Does Pressure Cooking Preserve Nutrients?

Does Pressure Cooking Preserve Nutrients?
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How Dr. Greger pressure steams his greens.

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Below is an approximation of this video’s audio content. To see any graphs, charts, graphics, images, and quotes to which Dr. Greger may be referring, watch the above video.

In a review of more than a hundred articles about the effects of cooking on vegetables, they tried to find the sweet spot. On the one hand, heat can destroy certain nutrients; on the other hand, by softening the tissues, they can become more bioavailable. Researchers settled upon steaming as the best cooking method to preserve the most nutrition. You’re not dunking it in water or oil where the nutrients can leach out, and you’re not reaching excessive dry heat temperatures. But they acknowledge that of all the common cooking methods, we know the least about pressure cooking.

There are all these fancy new electric pressure cookers on the market, including the Instant Pot, with more five-star ratings than even How Not to Die—I’m jealous! These pressure cookers are great for cooking dried beans with just a touch of a button. But what happens to the nutrition? Here’s the antioxidant content of presoaked black beans boiled for an hour normally. Compare that to pressure cooking for 15 minutes…. Even more. In fact, six times more! Wow. Here I was pressure cooking just because I liked the texture better (the canned ones can be a bit mushy), and I was spending lots of money on cases of canned beans, whereas dried beans are just so dirt cheap. So wait, cheaper, tastier, and healthier? That’s quite a combo. Okay, but what about pressure-cooking vegetables?

Vitamin C is one of the more heat-sensitive nutrients. Sauté spinach or amaranth leaves in a pan for 30 minutes, and about 95 percent of the vitamin C is destroyed, whereas 10 minutes in a pressure cooker wiped out only about 90 percent. But who pressure cooks spinach for 10 minutes? And sautéing for half an hour? And even then, not much effect on beta carotene levels either way.

Vitamin C is but one of many antioxidants. What about the effects of pressure cooking on overall antioxidant capacity? Here’s the cooking methods they compared. So, for the carrots, for example: 12 minutes of boiling, compared to five minutes of pressure cooking, compared to six minutes of microwaving. Here’s what they found. Cooking carrots increased their antioxidant potential. In fact, pressure cooking nearly doubled their antioxidant value, whereas peas took a hit no matter how they were cooked.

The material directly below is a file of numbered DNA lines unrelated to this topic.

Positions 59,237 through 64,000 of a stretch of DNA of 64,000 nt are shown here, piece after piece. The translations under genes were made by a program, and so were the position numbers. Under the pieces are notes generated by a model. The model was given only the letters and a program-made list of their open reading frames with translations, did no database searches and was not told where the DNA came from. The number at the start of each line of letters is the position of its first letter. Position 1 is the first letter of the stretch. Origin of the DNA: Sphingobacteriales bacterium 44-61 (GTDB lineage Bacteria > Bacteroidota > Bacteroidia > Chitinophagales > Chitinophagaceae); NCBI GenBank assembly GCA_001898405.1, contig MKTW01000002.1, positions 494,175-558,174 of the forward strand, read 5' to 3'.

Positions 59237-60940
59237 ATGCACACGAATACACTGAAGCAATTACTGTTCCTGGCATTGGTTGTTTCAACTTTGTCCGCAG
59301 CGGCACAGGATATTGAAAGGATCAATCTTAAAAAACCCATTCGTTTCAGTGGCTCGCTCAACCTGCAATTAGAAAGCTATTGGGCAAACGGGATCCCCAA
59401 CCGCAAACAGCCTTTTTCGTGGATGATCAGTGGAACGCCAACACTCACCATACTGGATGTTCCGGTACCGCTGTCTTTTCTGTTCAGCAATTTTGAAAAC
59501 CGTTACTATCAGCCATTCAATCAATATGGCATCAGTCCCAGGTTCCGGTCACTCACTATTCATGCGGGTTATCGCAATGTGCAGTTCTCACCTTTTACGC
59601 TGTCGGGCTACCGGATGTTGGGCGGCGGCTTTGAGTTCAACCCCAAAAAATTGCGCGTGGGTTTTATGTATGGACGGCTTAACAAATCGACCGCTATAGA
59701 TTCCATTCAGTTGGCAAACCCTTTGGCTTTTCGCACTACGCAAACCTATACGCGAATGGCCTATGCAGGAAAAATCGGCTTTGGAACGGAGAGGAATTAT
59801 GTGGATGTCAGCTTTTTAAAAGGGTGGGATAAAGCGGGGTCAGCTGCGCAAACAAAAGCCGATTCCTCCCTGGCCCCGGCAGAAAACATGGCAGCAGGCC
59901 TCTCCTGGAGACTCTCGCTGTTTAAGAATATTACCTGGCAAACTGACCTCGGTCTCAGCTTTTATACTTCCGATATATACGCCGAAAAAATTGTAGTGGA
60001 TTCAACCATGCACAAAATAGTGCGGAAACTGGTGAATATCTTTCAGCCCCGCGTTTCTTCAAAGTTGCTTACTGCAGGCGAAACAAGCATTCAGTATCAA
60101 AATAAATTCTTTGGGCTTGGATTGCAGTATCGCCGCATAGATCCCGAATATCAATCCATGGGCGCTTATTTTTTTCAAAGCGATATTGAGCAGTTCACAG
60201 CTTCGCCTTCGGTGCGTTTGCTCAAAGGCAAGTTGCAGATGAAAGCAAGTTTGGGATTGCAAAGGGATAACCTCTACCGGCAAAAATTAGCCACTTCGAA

I’m particularly interested in the greens. The chard wasn’t affected much across the board, but microwaving beat out pressure cooking and boiling for the spinach. Note that pressure cooking beat out boiling too, though, and pressure cooking is boiling (just at a shorter time at a higher temperature.) But the time appeared to trump the temperature. Significantly less nutrient loss pressure-cooking spinach for three and a half minutes, compared to boiling for eight.

Same for those magical cancer-fighting glucosinolate compounds in cruciferous greens—the healthiest greens like kale, collards, and turnip greens. Here’s where levels started out raw, with three-quarters wiped out by boiling—but less than half with pressure cooking. Now, both got beat by steaming, but that’s because you weren’t dunking the greens in water, which can leach out the nutrients. But even though the pressure-cooked greens were immersed just as much as the boiled greens, only half the nutrient losses, presumably because it was only half the time—seven minutes pressure-cooked compared to 15 minutes boiled.

Okay, so here’s my idea. This was after 10 minutes of steaming. What if you cut down that time by pressure steaming, like put a layer of water down at the bottom of an electric pressure cooker, drop in a metal steaming basket on top, and then put the greens in and steam under pressure? That’s how I cook the greens I eat every day. I’ve always loved collards in like Southern cooking, or Ethiopian cuisine, and I found I could get that same melt-in-your-mouth texture just steaming under pressure for zero minutes. What you do is set it for zero, so it shuts off as soon as it reaches the cooking pressure, and then quick release valve it immediately to release the steam. The greens turn out perfect—bright emerald green, cooked tender. Give it a try, and let me know what you think.

Please consider volunteering to help out on the site.

Image credit: Your Best Digs via flickr. Image has been modified.

Motion graphics by Avocado Video